Yeah, I know it’s been a long time. I uploaded my last video two years ago, which was filmed almost three years ago. Life has gotten in the way. It’s been mostly good, though. Where am I now?
Working full-time, I haven’t had the time or energy to create videos. I have hundreds of hours of unedited film which lurk in the shadowy corners in the back of my mind, haunting me. I feel simultaneously unmotivated to do anything with it and guilty that I have done nothing.
In 2018, I received a promotion to a management position and within about 5 months, realized that this was not the right track for me. At least I know myself a lot better now. I’m an introvert, a “Highly Sensitive Person,” and conflict honestly terrifies me. I also missed writing the weekly newsletter for my job. I would rather do creative work in a quiet corner by myself than run the show and tell employees what to do and how. I was also putting in 45 – 50 hours of work every week doing work I didn’t love. By January of 2019, I was burned out and asked to step down. My employer was disappointed and insisted I was doing a good job, but stepping down was nothing but a huge relief to me. And the best part – I got to do the creative work I really wanted to do again. I’m still doing it to this day.
After my experience in the BVIs, I couldn’t remain satisfied with sailing around in circles on San Francisco Bay anymore. To make a long story short, I ended up moving to Florida in search of warmer waters and I was able to keep my job, now a remote employee.
Shortly after I moved to Florida, I had the good fortune of meeting another sailor, Tim, who grew up in the Bay Area. Like me, he had cut his sailing teeth on San Francisco Bay. Also like me, he had a dream of buying a bluewater boat and cruising his way around the world. As our relationship grew, we frequently sailed his Hunter 30 on the turquoise waters of the Gulf Coast together and began to form a 2-year plan to buy a bigger boat, cut the dock lines, and sail away.
But then, COVID-19. In April, Tim was laid off from his job in the aviation industry. We talked it over and decided that the time to buy a bluewater boat was now or never. In July, we found a cutter-rigged 1993 Oyster 435 sloop for sale on the island of Carriacou in the Caribbean. After all the necessary surveys, we bought her sight-unseen and began to sell everything we owned. It seemed crazy to our friends and family, but to us, not doing it seemed just a bit more crazy.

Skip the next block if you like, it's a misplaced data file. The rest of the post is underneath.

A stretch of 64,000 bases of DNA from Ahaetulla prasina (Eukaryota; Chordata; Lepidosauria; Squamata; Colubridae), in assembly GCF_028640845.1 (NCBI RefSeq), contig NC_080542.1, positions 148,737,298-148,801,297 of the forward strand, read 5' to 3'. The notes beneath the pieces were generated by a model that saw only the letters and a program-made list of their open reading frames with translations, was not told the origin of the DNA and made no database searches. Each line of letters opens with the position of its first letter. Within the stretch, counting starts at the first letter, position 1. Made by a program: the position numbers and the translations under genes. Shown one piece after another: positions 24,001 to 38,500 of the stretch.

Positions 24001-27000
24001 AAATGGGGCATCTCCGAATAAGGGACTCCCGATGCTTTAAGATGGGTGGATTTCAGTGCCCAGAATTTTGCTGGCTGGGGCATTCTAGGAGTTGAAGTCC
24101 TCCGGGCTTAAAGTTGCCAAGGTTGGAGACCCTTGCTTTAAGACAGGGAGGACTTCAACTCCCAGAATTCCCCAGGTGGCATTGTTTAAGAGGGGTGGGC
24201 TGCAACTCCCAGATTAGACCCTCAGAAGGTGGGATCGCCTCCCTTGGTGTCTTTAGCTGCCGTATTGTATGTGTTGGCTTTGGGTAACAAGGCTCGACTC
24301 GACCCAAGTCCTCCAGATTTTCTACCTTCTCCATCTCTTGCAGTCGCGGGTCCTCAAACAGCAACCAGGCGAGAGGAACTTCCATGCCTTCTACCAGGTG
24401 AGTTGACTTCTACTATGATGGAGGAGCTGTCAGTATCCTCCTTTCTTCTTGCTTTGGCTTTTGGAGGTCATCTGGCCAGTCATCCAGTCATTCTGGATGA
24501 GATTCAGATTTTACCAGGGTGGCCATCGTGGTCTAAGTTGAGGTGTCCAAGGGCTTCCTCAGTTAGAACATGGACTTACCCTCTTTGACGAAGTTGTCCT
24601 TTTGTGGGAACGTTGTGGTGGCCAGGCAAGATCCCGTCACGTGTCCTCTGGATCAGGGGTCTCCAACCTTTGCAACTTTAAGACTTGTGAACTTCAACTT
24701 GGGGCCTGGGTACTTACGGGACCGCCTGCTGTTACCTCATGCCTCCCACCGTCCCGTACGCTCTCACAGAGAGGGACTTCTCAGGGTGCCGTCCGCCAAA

At the time, Grenada’s borders were closed and we had no way to get to our new-to-us boat. I also sadly figured that the coming change would be the end of my time with my employer, but I was mistaken. To my surprise, they were thrilled for me and agreed to continue my remote work arrangement.
On October 17, 2020, as our plane descended over sparkling blue Caribbean waters to land on Grenada, I shed a few tears of joy. I was so happy to be back in the Caribbean! After five days of quarantine and negative PCR test results, we donned our masks and boarded a small ferry for a wet and wild 3-hour ride to Carriacou. Five weeks of sweat, blood and tears later, our boat finally splashed into the clear waters of Tyrrel Bay and we began our life as full-time cruisers, feeling a bit like the anxious parents of a newborn baby. We spent the last year in Grenada getting our boat ready for off-the-grid, long-distance sailing.
It was both one of the most amazing and yet gruelingly difficult years of my life. I was really not prepared for how hard it would be. It’s NOT a comfortable lifestyle, to say the least – but it has many rewards. I really love the closeness to nature, swimming and snorkeling, and all the tropical beauty there is to see, taste, touch, and smell.